HackHands was an interesting experience. Getting help from people who were not native English speakers (I assumed that’s who I’d get considering I was doing this on July 4th) and being able to communicate how I was stuck. The two times I used it I didn’t get a direct answer to my question. However, I did see someone debug my code live and in the end the source of my problem was illuminated by the help.

So one problem I ran into was not getting the data from my API when I called fetchPlaces(). I was stumped. By all accounts, it should be working. My API was returning proper JSON formatted data. I had:

// fetch places
function fetchPlaces () {
  return (dispatch) => {
    dispatch({type: 'FETCH_PLACES'})
    return fetch('http://localhost:3001/api/places')
      .then(response => {
        dispatch({type: 'RECEIVED_PLACES', payload: response})
      })
      .catch((err) => {
        dispatch({type: 'FETCH_PLACES_ERROR', payload: err})
      })
  }
}

I couldn’t for the life of me figure out why I wasn’t getting the data that I needed back. I considered using parseJSON() but I didn’t think I needed to since the data being returned was already JSON. I was going to use it just like that as well. I wasn’t accounting for the fact that I was using fetch() to retrieve the JSON from my API. For more about the small, but important piece, that I was missing take a look at Using Fetch followed by Body.json() on MDN. With that knowledge, I was able to fix my call by implementing .json() on line 7 below followed by another .then which now has the proper data to pass into the payload.

// fetch places
function fetchPlaces () {
  return (dispatch) => {
    dispatch({type: 'FETCH_PLACES'})
    return fetch('http://localhost:3001/api/places')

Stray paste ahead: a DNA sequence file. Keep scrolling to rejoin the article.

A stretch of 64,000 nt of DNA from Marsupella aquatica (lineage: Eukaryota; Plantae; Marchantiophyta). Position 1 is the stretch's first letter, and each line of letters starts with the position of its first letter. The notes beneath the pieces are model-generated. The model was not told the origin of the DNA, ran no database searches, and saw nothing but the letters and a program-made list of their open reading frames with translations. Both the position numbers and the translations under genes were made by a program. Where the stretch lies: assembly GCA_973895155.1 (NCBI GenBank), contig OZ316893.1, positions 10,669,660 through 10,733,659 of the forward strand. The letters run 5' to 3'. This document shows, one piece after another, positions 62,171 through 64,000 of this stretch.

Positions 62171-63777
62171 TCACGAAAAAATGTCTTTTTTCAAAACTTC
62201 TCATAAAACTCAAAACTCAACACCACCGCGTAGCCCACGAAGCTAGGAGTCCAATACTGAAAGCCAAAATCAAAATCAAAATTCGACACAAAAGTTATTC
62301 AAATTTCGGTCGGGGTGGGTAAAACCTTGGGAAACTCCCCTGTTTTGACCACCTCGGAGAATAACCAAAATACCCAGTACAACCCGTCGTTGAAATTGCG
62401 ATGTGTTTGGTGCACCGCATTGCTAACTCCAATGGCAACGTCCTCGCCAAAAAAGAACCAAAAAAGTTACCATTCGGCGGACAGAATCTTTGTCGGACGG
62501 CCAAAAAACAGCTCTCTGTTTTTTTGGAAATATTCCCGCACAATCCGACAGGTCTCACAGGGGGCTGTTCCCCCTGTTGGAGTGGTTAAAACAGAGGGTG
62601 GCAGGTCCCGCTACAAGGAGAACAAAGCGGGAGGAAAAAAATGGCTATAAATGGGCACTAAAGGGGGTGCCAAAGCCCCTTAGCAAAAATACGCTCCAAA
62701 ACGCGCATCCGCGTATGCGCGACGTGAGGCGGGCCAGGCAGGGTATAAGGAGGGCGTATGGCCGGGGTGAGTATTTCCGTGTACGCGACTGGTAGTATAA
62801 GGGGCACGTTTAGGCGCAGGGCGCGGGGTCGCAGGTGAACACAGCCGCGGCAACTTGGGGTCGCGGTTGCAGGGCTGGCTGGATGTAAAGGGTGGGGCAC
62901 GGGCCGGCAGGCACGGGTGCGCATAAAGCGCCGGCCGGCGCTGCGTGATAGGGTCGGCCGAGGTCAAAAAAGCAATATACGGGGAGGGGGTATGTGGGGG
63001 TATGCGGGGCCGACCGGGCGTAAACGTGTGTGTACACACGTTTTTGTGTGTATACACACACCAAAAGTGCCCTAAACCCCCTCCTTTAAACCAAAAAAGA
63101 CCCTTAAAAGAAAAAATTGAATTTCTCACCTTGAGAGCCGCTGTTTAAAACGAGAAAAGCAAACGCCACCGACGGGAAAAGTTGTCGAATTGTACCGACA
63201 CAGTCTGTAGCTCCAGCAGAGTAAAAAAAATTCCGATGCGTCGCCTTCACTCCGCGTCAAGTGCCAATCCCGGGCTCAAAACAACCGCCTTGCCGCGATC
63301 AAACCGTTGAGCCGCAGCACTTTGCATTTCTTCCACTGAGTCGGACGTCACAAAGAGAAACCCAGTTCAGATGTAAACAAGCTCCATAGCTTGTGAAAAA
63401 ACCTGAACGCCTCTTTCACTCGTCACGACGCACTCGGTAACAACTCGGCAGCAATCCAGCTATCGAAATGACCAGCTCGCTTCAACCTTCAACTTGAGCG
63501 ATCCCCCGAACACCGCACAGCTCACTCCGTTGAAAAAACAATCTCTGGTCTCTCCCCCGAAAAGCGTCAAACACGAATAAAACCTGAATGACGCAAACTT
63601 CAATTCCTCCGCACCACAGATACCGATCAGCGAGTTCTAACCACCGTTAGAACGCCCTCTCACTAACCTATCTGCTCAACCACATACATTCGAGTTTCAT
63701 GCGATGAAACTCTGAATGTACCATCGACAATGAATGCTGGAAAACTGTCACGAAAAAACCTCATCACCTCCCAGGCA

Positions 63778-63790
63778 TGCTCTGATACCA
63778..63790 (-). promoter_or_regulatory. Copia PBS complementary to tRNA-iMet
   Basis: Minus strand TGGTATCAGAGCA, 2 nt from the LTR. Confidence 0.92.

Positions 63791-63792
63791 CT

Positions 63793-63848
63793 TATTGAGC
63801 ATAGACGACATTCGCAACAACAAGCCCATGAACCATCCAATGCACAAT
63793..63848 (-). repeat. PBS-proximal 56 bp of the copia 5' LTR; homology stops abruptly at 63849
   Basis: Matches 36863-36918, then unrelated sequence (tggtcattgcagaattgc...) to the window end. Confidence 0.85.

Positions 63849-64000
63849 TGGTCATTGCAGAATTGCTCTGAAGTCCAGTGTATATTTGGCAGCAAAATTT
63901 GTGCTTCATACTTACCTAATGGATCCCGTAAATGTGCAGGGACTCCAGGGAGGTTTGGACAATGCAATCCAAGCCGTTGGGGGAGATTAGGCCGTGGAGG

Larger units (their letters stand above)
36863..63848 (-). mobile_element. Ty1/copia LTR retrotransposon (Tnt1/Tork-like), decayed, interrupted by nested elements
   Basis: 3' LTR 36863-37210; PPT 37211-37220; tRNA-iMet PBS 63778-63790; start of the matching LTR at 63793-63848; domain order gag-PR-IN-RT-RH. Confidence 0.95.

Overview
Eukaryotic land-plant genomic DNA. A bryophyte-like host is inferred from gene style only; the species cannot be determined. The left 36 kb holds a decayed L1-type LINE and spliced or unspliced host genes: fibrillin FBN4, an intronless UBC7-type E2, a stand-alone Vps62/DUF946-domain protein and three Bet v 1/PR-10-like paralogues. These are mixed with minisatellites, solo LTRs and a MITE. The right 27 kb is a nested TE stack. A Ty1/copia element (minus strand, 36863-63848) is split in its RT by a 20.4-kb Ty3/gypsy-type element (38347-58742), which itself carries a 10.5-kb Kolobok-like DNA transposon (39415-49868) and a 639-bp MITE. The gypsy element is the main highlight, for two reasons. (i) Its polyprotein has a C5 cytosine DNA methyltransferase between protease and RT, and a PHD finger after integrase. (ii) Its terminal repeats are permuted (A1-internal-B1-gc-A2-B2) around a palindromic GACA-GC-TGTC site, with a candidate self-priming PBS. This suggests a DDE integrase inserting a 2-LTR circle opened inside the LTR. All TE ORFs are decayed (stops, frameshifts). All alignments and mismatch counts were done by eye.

.then(response => {
        response.json()
        .then(json => {
          dispatch({type: 'RECEIVED_PLACES', payload: json})
        })
      })
      .catch((err) => {
        dispatch({type: 'FETCH_PLACES_ERROR', payload: err})
      })
  }
}

Another issue I ran into was a CORS violation. CORS stands for “Cross-origin resource sharing” and can be described as:

Cross-origin resource sharing is a mechanism that allows restricted resources on a web page to be requested from another domain outside the domain from which the first resource was served. A web page may freely embed cross-origin images, stylesheets, scripts, iframes, and videos. Certain “cross-domain” requests, notably Ajax requests, however, are forbidden by default by the same-origin security policy.
Wikipedia

If that doesn’t make sense, don’t worry. Just know that CORS is implemented for security on the web. However, it also meant that unless I explicitly stated that my React app could talk to my Rails API I wasn’t going to be able to get the data. Luckily, there is a pretty easy way to enable this and it only took a few lines of code. I first added gem 'rack-cors', :require => 'rack/cors' to my Gemfile and ran bundle. Next, I had to add some code:

# /config/initializers/cors.rb

Rails.application.config.middleware.insert_before 0, Rack::Cors do
  allow do
    origins 'localhost:3000'

    resource '*',
      headers: :any,
      methods: [:get, :post, :put, :patch, :delete, :options, :head]
  end
end

This enabled my React application running on localhost:3000 to talk to my Rails API server running on localhost::3001 with no problems.

Ultimately I learned A LOT doing this project. I’m not 100% happy with where my app is at currently. However, to my understanding, it fulfills all the requirements of the project and that’s what I was shooting for. I can see abstracting it away from the back end and setting it up to pull all data from an external API call instead. Having built the back end though I know that it’ll always work the way I want it to and thus is a more stable project to include in a portfolio.

Check out Foodie View and see what you think for yourself. I’ll get it up on Heroku soon and will link to it from GitHub.

Time spent total: 457:50
Lessons completed total: 689